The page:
AXA has a market share in the five to 10 per cent range across the GCC, including all product segments. “As far as the UAE goes, I think the government is working hard to boost the sector with talks on for a new federal regulator to ensure higher standards of corporate governance, higher capitalisation requirements, new rules on risk allocation and the likely introduction of compulsory professional liability insurance for certain types of firms.”

After Abu Dhabi introduced a compulsory health insurance scheme earlier this year, Dubai may follow suit, he said. According to the website of Clyde and Company – a law firm whose consultants were advisers in the development of the Abu Dhabi law – the introduction of such a law in Dubai could cost employers in the emirate up to $1.5bn (Dh5.5bn), and up to $4bn (Dh14.6bn) when the law is eventually applied to the whole of the UAE. Needless to say, the opportunities are huge.

AXA Gulf was awarded a similar healthcare scheme by Qatar Petroleum. De Castries said health insurance offers an area of huge untapped potential. “So is life insurance, provided products can be offered to overcome cultural reservations,” he said.

A recent Moody’s report estimated that the global takaful market will be worth $7.5bn (Dh27.54bn) in contributions by 2015, while a HSBC report said the figure will be near $14bn (Dh51.4bn). De Castries said his firm is “seriously considering its options” on the Islamic insurance front. “If we don’t have in-house expertise, we might look at a joint venture.”


Henri de Castries studied business at HEC in Paris and subsequently obtained a degree in law. After graduating, he began his career with the French Finance Ministry Inspection Office.

He joined the French Treasury Department in 1984. In 1989 he joined AXA’s corporate finance division and was appointed corporate secretary in 1991.

In 1993, he was named senior executive vice-president for the group’s asset management, financial and real-estate businesses. In 1994, he assumed the additional role of overseeing North American and UK operations.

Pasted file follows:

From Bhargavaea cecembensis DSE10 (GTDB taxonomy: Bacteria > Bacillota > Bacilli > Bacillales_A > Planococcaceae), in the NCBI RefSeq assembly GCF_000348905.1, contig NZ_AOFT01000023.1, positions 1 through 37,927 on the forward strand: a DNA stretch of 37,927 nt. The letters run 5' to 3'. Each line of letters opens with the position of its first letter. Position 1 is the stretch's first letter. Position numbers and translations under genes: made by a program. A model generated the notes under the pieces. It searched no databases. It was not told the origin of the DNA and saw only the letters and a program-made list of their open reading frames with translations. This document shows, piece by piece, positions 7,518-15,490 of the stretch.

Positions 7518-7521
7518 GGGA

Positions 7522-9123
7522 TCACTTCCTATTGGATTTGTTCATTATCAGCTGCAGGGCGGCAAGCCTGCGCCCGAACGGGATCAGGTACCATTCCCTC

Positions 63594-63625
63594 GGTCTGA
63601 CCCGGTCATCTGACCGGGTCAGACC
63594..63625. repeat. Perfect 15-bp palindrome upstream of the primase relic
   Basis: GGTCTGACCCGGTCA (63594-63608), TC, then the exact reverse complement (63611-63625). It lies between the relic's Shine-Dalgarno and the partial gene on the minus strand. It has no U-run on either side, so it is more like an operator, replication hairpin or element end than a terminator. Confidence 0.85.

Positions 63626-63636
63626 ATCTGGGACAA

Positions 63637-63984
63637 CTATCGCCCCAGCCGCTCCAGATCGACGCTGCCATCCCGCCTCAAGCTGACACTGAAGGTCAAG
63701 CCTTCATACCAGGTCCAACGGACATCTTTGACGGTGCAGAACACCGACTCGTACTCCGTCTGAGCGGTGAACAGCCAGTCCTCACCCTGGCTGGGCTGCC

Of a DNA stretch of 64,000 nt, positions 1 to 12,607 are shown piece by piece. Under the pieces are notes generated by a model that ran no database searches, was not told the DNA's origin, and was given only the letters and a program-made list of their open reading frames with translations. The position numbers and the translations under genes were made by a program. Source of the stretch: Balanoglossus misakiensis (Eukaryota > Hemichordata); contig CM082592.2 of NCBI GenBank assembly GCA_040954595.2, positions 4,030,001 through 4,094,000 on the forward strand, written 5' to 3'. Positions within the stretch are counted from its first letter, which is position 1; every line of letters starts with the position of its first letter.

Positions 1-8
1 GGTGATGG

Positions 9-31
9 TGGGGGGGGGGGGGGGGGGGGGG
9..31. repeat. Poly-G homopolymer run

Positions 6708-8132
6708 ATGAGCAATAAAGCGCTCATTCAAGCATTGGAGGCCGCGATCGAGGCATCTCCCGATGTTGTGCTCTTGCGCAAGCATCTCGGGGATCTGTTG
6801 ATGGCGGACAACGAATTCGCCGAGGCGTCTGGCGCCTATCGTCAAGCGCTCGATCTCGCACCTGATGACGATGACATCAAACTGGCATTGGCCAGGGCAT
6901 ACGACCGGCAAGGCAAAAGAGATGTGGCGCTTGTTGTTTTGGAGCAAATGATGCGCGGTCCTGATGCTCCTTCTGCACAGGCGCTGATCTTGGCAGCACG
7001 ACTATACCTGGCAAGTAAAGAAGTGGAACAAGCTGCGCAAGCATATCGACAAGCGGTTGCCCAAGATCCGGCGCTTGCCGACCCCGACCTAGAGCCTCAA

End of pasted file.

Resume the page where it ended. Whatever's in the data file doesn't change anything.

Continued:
De Castries has been serving as the Chairman of AXA since May 2000. In addition, he is on the board of the Association pour l'Aide aux Jeunes Infirmes, and is Chairman of AXA Hearts in Action.

A Dh17.27bn market

Investments in the UAE insurance sector amounted to Dh17.27 billion last year, according to an annual report released by the UAE Ministry of Economy in August. The value of underwriting premiums was Dh10.31bn, the report said.

The total of underwriting premiums for life and savings insurance amounted to Dh1.65bn.

According to the ministry’s annual report, the share of the national companies in these premiums was 23.7 per cent; foreign companies accounted for the rest.

The percentage of national insurance companies’ retention of underwriting premiums in general insurance was 47 per cent, while the retention percentage for medical insurance was 61 per cent. The figure was 31 per cent for fire insurance and 60.3 per cent for accidents and liability insurance.

High on takaful
The global takaful market will be worth $7.5bn (Dh27.54bn) by 2015, a significant increase over last year’s $1.1bn (Dh4bn), Moody’s estimated. HSBC estimates that the figure will be around $14bn (Dh51.4bn).

Standard & Poor’s, which has been rating region’s takaful firms, said in a recent report if the world average insurance premium of $550 (Dh2,019) per capita is achieved and applied to the Gulf states, the market has a potential size of $20bn (Dh73.44bn).

Taking Malaysia as an example, where the takaful market is expected to contribute 20 per cent to the overall market in the medium-term, the GCC takaful market has the potential to reach $4bn (Dh14.68bn) at the current level of development, according to S&P.

De Castries said companies will have to be innovative in developing takaful products with the local market in mind.